From Top: NIKE Daylight Hallucination (Nike Air Zoom LeBron II Low) 2006 (2005), synthetic polymer paint on synthetic leather, synthetic leather, fabric thread and cord, metal, plastic, synthetic rubber, 13.5 x 11.5 x 30.5 cm. Collection of Sekure D, Melbourne. ADIDAS adidas adicolor High Y2, Taro Okamoto edition, Yellow palette 2006 (1985), synthetic fabric, leather, thread and cord, velcro, metal, plastic, synthetic cord, 15.8 x 11.0 x 29.5 cm. Collection of adidas Australia, Melbourne. REEBOK Reebok Insta Pump Fury, Kenzo Minami edition 2005 (1993), printed synthetic leather, leather, synthetic leather, fabric and thread, plastic, synthetic rubber, metallic paint on synthetic rubber, 15.0 x 12.0 x 31.5 cm. Collection of Mathew Fabris, Melbourne. ADIDAS adidas Superstar Upper Playground edition 2005 (1969), synthetic fabric, leather, plastic, thread and cord, synthetic rubber, 10.0 x 10.0 x 32.0 cm. Collection of Brett Pooley, Melbourne. Dunlop Gorilla Radio (Dunlop Volley International) 2006 (1959), synthetic polymer paint on cotton, synthetic fabric, leather and thread, plastic, metal, synthetic rubber. 11.7 x 10.0 x 31.0 cm. Collection of Dunlop Sport Footwear, Melbourne.

Predictable mutterings of 'dumbing down' have been levelled at the National Gallery of Victoria's Sneakers, an unashamedly populist exhibition that tackles the rise of the phenomenon of sport footwear. Crusty defenders of the high aesthetic ground will doubtless call upon Nike to aid them in battling this abomination; the rest will fasten her velcro straps and get on down.

It's taken well over a century to get to this stage. Rubber-soled sports shoes were being dubbed 'sneakers' as far back as the 1870s, and the earliest design in the show, the 'Converse All Star High', dates from 1917, though the example on display was made in 2006. This is worth noting: an article of applied design, predating the Bauhaus by a decade or so, is still a viable commodity. Perhaps it's that word, and the baggage that comes with it, that has ruffled the odd feather or shoelace: that the pieces exhibited are, for the most part, not unique. In some cases the production runs would number in the millions. In his catalogue curator Roger Leong notes that a limited edition may, however, be as few as fifty pairs. Rarer still are the one-off customised numbers, often commissioned by avid collectors.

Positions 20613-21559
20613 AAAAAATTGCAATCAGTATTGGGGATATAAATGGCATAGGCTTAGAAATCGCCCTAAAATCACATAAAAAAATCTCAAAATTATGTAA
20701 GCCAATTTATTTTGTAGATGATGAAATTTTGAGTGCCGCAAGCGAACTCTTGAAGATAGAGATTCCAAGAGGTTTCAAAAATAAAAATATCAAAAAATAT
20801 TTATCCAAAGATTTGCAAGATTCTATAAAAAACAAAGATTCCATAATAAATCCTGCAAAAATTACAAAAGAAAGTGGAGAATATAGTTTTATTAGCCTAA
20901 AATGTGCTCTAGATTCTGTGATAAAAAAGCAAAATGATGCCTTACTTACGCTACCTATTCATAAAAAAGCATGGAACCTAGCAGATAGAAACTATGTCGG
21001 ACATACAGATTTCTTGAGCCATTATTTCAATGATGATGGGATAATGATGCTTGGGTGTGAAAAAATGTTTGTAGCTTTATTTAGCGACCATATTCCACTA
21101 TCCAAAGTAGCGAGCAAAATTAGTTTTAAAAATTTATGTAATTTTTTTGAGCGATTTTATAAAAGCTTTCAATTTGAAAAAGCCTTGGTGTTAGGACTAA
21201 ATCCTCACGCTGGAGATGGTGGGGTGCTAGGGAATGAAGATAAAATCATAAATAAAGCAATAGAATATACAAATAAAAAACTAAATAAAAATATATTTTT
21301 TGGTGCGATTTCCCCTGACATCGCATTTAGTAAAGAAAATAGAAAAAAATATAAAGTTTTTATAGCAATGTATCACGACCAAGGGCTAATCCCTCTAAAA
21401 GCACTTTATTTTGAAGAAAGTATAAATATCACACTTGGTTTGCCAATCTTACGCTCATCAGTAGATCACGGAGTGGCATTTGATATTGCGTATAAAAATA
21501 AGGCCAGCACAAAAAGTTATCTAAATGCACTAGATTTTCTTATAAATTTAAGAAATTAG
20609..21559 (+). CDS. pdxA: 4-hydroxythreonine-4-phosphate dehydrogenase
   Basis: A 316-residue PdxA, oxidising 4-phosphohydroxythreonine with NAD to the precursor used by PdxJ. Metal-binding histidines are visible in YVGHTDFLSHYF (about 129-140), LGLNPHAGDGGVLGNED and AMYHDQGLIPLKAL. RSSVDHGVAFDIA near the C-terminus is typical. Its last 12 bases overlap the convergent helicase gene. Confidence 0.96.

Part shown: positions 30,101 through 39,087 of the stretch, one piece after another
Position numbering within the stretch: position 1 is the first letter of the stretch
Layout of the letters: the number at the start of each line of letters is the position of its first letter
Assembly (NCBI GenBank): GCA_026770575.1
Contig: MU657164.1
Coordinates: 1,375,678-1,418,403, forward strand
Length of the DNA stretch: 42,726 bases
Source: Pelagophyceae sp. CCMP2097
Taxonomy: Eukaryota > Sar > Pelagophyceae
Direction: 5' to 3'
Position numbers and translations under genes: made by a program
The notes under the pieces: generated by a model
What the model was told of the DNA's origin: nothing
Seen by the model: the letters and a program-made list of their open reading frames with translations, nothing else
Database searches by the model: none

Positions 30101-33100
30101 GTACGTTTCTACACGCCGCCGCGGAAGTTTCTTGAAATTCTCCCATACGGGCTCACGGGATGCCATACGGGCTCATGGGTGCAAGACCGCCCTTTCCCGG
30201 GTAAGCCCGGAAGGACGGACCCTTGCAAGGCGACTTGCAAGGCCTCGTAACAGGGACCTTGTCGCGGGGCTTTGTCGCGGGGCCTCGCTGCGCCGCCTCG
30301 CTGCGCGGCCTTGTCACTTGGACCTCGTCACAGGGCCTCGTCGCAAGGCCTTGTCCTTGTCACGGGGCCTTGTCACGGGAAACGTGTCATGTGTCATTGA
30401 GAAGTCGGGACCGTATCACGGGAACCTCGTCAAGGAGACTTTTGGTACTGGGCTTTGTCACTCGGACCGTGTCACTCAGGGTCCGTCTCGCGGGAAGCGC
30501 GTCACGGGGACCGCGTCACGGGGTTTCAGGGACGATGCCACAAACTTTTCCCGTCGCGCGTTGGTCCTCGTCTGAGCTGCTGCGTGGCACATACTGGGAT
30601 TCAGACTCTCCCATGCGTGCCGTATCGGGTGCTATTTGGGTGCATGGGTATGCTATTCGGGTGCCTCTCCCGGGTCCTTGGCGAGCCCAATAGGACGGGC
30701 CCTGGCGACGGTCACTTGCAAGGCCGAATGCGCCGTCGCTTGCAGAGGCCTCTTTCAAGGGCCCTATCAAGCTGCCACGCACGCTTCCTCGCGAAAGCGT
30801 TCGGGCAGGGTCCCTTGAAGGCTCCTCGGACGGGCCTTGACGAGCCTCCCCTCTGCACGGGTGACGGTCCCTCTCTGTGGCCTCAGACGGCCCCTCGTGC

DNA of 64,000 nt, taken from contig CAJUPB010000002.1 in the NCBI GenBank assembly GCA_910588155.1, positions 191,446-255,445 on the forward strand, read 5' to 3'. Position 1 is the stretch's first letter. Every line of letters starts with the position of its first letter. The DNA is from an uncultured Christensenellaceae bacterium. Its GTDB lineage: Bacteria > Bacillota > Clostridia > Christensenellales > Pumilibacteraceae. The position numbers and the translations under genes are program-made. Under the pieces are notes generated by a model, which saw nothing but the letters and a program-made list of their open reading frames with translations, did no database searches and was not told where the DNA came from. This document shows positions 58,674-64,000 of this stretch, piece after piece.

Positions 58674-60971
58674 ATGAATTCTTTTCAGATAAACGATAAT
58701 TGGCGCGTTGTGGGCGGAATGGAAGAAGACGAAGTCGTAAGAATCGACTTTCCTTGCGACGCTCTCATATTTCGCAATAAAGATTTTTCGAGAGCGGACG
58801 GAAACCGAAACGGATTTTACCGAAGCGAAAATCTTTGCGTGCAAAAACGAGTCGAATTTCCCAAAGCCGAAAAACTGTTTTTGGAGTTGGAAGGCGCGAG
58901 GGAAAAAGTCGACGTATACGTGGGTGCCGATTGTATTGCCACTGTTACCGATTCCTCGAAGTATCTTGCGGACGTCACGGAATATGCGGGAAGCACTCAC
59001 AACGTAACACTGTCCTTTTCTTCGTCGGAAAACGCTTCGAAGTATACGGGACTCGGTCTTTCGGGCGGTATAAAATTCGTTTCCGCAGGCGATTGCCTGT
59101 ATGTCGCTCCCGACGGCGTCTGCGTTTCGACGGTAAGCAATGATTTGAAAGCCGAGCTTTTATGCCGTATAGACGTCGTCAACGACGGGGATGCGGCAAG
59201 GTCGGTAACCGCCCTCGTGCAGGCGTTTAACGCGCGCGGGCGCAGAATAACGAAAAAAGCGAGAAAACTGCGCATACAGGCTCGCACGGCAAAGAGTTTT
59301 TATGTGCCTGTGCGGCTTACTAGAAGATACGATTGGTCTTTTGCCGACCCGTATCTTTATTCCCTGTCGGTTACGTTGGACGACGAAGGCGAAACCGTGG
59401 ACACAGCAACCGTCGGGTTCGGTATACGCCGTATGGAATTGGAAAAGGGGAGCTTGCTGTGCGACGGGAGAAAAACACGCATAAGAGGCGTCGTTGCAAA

A number of designers and customisers are credited, but most of the pieces on display do not bear the imprimatur of the creative folk involved. Despite this, or perhaps even because of it, this once most humble item of apparel has unleashed an extraordinary amount of invention. The stripped down, less-is-more approach that characterized much of the best of modern design is here clearly abandoned; it's a kind of high-tech baroque, with detail piled upon detail. In amongst all this, the pieces by designers such as Phillipe Stark and Mark Newson appear almost classical, each designer taking a single motif and elegantly working it up. Elegance is definitely not what most of their peers are after. More like loud.

What has prompted all this? There appears to be no single factor, rather a multitude. The rise of basketball as a national sport in the United States, and the linking of celebrity athletes to highly competitive brands is one. Another is the role of youthful social subsets, especially in the US, in spearheading taste and fashion. The graffiti art, hip hop, skateboarding scenes have fed into the work of a new generation of designers, along with sci-fi costume design, pop art, manga and the like.

A cashed-up young market helps too: one's footwear can define social status, fashion consciousness and general all-round hipness. The sort of thing that automobiles do, but at a fraction of the price, and without the design lag time or development cost to the manufacturer. In this hothouse competitors vie to produce the showiest orchid, with names to match, such as the Reebok 'Shaqnosis', strongly suggestive of Bridget Riley on acid, or the Fila 'Monster Goos', which takes its cues from the Ducati 'Monster', including the motorcycle's tubular framing. And the intellectual traffic is by no means one way. Recent developments in automotive and architectural design show texture contrasts and patterns that owe a debt to the sneaker labs.

Those who question the probity of mounting such a show may be answered by the viewer numbers and response. Very few moving through the small, darkened rooms remained neutral. Groups covering three generations debated the merits of their favourites. Which draws attention to the foot-ware choices of the viewers themselves, revealing another aspect of the sneaker phenomenon: despite all the design machismo, this is apparel that has general appeal to both sexes, of all ages. The unisex dream of the '60s lives on; its just been turbocharged a little.